YOU ARE HERE: LAT HomeCollections


Plan for costs of deed-restricted living

May 11, 2003|Stephen Glassman and Donie Vanitzian | Special to The Times

Question: I've moved three times in 10 years, thinking it would be more cost-effective to purchase a newer condo each time. With each condo came more rules, regulations and restrictions as well as higher fees.

When I bought my most recent condo, I was told the property was low maintenance and the monthly fees would cover just about everything. But this one, like all the others, is managed by a board of directors prone to runaway costs.

Every board has provided a potpourri of reasons why they had to impose special assessments or raise monthly fees; however, not one of these three associations would show me the books so I could see where this money was going. All I was allowed to see was a summary budget sheet that was nondescript and inconsequential.

I am now looking to buy a house but learned that it too is in a common-interest development with a homeowner association.

Given my experience with homeowner associations, I am seriously concerned about the affordability of this new house and wonder if I should look to buy outside of a deed-restricted community-development setting. Can you give me some pointers?

Answer: In deed-restricted community-type living, owners frequently have little control over costs. The regular budget items they are required to pay are increased by expenses uniquely associated with community living, many of which add nothing of the value to the home. These fees rarely decrease.

Outside deed-restricted community developments, homeowners can use their own innovative ideas to solve problems, often saving money and time. There is no management company or board between them and the contractor of their choice. Homeowners are unrestrained in making the best possible choices for themselves and at their own convenience.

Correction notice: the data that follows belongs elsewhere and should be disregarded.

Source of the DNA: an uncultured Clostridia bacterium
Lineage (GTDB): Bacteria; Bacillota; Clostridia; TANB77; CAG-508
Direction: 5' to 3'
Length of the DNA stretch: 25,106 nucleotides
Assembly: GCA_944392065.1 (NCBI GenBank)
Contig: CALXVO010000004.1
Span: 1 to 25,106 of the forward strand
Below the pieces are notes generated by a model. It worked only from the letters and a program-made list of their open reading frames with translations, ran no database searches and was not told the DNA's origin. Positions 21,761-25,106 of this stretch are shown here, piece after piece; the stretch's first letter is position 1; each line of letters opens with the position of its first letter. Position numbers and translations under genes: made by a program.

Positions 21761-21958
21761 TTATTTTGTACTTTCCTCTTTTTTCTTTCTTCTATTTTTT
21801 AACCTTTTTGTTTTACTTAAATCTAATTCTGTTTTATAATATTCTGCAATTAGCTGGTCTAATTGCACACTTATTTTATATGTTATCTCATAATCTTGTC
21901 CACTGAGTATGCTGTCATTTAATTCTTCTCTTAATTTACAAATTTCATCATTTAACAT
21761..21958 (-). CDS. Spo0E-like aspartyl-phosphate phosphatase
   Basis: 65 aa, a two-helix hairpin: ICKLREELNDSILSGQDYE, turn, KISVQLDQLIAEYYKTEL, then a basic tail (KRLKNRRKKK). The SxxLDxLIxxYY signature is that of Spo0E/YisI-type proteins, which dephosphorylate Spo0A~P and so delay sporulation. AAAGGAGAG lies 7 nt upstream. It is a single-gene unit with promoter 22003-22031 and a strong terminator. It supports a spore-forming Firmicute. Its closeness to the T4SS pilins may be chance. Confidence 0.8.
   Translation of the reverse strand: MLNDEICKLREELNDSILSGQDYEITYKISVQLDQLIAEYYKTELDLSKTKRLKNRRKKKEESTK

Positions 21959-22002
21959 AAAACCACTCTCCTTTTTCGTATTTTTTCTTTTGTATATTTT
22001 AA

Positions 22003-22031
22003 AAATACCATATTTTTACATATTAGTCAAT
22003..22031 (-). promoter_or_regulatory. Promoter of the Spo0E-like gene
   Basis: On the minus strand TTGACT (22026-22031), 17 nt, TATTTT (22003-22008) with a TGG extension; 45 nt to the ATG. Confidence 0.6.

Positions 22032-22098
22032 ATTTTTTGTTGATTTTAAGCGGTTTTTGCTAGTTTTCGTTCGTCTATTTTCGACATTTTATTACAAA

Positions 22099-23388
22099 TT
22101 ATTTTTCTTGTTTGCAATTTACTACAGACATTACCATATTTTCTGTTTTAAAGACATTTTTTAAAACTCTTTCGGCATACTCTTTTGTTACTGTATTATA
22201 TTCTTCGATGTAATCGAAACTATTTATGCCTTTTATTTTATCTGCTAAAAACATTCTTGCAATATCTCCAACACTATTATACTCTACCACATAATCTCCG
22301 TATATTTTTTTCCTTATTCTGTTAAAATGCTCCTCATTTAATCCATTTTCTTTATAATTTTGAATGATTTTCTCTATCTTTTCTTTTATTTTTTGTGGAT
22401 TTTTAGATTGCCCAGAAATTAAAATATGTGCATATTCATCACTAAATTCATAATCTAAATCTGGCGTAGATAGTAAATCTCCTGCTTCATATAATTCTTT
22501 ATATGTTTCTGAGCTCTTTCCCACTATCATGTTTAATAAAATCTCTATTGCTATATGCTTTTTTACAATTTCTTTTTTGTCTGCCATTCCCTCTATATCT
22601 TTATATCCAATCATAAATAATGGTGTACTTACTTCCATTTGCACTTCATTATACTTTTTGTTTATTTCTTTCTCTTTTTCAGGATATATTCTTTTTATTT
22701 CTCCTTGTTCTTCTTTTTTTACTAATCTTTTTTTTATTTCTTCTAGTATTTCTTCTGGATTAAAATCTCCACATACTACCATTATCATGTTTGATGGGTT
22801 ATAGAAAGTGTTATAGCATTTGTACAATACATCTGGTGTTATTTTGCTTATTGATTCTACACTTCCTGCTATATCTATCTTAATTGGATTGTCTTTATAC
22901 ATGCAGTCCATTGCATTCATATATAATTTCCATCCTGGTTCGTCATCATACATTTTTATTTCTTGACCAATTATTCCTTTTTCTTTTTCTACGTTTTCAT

Inside a deed-restricted community development, homeowners are obligated by law to share the costs of improvements but often lack input either as to the vendor selected or the actual costs of the project, having delegated that responsibility to the board. Unless boards specifically report on the decision-making process to the homeowner -- less likely the larger the complex -- the homeowner has little control over how the money is spent.

The Davis-Stirling Act says monthly fees in California can be raised as much as 20% per year without homeowner approval. In less than five years, the monthly dues paid by homeowners can more than double, with no vote of the homeowners required.

In California, boards can and do make expenditures without the consent of the homeowners, often delegating the choice of vendors to a management company, whose incentives for what vendor to select may include kickbacks from higher prices passed on to the association.

The trend over the last decade shows the bulk of homeowner monthly fees now goes toward paying attorneys and management and insurance companies, not for maintenance of common property.

Management contracts sometimes low-ball basic contract fees but add on tens of thousands of dollars in extras during the course of the year. Many vendors, including law firms, demand signed contracts before doing a job. Once the contract is signed, however, some reduce the quality of work contracted for while still getting paid the full amount. Across the nation, these practices cost homeowners millions of dollars annually.

Before buying, it is important to review the potential additional costs of ownership in deed-restricted communities beyond your regular budget.

Not all the cost items apply to every association homeowner, but the more that apply, the more expensive deed-restricted living becomes.

Among potential fees are master homeowner association monthly fees; sub-association monthly fees; Mello-Roos taxes; special assessments; fines; penalties; late fees; charges for association address lists, minutes and other documents mandated by law; attorney's fees; lien recording and lien removal fees; foreclosure fees and/or costs to prevent foreclosure; gifts to vendors; parties or celebrations given by the board; and document fees on sale or purchase.

Plus, if the association has a judgment against it, all homeowners may be ordered to pay it.

E-mail your queries to

Los Angeles Times Articles